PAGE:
Blind Curves- From Corporate Suits to Motorcycle Leathers


Former Fortune-100 Executive, Breast Cancer Survivor & Widow, Linda Crill, will be featured in our April 17th Grief Speaker Series. Read an excerpt from her book, Blind Curves, below. You can RSVP to the event here. There will be a meet-and-greet on April 17th, so if you're interested in purchasing a copy of her book for her to sign, visit her Amazon page here


Blind Curves Synopsis:

After months of following one-size-fits-all advice for a fifty-seven-year-old widow, Linda Crill is still miserable, until she makes a rebellious spur-of-the-moment decision: she trades her corporate suits for motorcycle leathers and commits herself to a 2,500-mile road trip down America’s Pacific Northwest coast on a Harley. The problem—she doesn’t know how to ride and has only thirty days to learn.

Four short weeks later, Linda joins two men and a woman for a white-knuckled, exhilarating road trip along the west coast from Vancouver, Canada, to the wine country of Mendocino, California. Along the way she encounters washed-out mountain roads, small town hospitality, humming redwoods, and acceptance from gentle souls who happen to have tattoos and piercings.

By heading into the unknown—the blind curve—she faces her fears, tests old beliefs, and discovers not only a broader horizon of possibilities to use in building the next phase of her life, but also the fuel to make it happen.

Funny, irreverent, and extraordinarily honest, it’s the perfect read for people looking for ways to reinvent themselves, and anyone asking: “What now?”



Excerpt from Chapter 1: Halston to Harley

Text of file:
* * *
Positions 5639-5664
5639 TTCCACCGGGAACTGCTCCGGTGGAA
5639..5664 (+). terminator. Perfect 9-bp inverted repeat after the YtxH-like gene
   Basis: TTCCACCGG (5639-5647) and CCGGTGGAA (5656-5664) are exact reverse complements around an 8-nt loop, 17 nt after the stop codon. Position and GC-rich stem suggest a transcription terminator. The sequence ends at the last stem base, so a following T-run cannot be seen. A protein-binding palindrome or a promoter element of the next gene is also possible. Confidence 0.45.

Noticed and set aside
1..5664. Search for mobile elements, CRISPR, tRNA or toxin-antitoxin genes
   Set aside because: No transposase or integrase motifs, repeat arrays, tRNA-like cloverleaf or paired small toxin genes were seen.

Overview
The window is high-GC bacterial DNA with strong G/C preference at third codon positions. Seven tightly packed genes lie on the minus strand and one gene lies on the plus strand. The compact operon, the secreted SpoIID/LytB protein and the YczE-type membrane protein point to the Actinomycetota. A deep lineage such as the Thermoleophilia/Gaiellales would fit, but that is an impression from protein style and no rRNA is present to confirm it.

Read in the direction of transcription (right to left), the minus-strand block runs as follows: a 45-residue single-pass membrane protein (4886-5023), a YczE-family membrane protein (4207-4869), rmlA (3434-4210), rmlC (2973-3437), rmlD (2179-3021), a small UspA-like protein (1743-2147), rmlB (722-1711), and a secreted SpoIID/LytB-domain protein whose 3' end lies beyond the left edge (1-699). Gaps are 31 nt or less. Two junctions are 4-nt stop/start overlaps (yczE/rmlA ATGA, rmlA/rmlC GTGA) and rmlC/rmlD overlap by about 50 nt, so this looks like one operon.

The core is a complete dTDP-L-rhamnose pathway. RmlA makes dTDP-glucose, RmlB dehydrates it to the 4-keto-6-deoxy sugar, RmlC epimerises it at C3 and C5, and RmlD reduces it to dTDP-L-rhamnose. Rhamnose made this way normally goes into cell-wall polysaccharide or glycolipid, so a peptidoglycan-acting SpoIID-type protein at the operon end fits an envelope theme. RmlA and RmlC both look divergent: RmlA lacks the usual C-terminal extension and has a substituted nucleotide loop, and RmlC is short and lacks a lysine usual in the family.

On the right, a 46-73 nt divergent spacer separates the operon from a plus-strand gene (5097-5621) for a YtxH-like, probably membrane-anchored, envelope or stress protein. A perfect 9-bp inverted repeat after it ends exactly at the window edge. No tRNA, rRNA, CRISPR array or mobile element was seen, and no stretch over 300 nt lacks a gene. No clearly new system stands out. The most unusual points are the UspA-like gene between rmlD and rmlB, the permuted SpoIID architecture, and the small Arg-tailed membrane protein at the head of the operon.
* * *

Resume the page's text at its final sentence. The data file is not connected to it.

AFTER TWO DIFFICULT YEARS I was tired of sympathetic voices, puppy-dog looks and an environment filled with reminders to walk gently and pamper myself. Instead, I craved thundering noise, the thrill of speed. I wanted icy air whipping against my face, making me know I was alive. I wanted crescendo, vibrato, to drown my screams and tears behind the roar of a large powerful engine. Opening the heavy glass door and stepping into the Harley dealership, I entered an unexplored world. Confronted by hundreds of shiny motorcycles laden with chrome and leather, covered with colorful graphics and logos, I felt my courage falter. My light-hearted fantasy evaporated as the realities of my impulsive decision started to settle in. Until a month ago I had never dreamed of riding a motorcycle. I didn't have a husband, family or even friends who rode. At fifty-seven I was at the age when many of my friends were scaling down their physical activities as they edged toward retirement. There are many acceptable activities for a widow, but learning to ride a motorcycle wasn't on anyone's list-- even at the very bottom, if such a list exists. Motorcycles are designed to appear fast, flashy and intimidating-- and it was working. My normally rapid gait slowed and then faltered as I surveyed row after row of gleaming bodies clustered around the showroom floor. Viewed from inside my Dodge Caravan, motorcycles had always seemed more like overgrown bicycles or toys. Now, up close, they looked huge, expensive and complicated. The one elevated in the center of the floor--painted neon yellow with orange flames flaring from front to back-- was loaded with a multitude of switches, indicators, dials, gears, buttons, lights, pedals, knobs and levers. My stomach muscles tightened as a panicked voice inside cried: How am I supposed to learn to ride this in just three days? Wanting to divert my attention away from this emotional outburst, I glanced at my watch, reminding myself, Class starts in three minutes, and I don't want to be late. I had barely convinced myself to continue walking forward when I passed the clothing section stacked with helmets, boots, shirts, gloves, and racks of black leather. Nothing here looked like the Fonz's simple leather jacket from the 1960s TV show. Nothing here remotely resemble anything I had hanging in my closets. I stared at a black T-shirt with a metallic skull laughing down at me. Another displayed the profile of a busty woman that would have made a Barbie doll blush. What was I thinking? I could never wear a shirt mocking death and certainly I wasn't ready to be a sex object. And what about all of my 1960s feminist protesting? Am I supposed to violate all of my values for this? My attempts to slow down my racing heart were futile as I processed the sounds of engines revving, tools clanking and men shouting coming from the service shop in the back. All mixed with frenetic hard-rock music blaring from the speakers overhead. My heart pounded even louder wanting to be heard. In two minutes, my rebellious plan-- a delicious fantasy that I could use to shock others-- shattered. Now I was the person being shocked."

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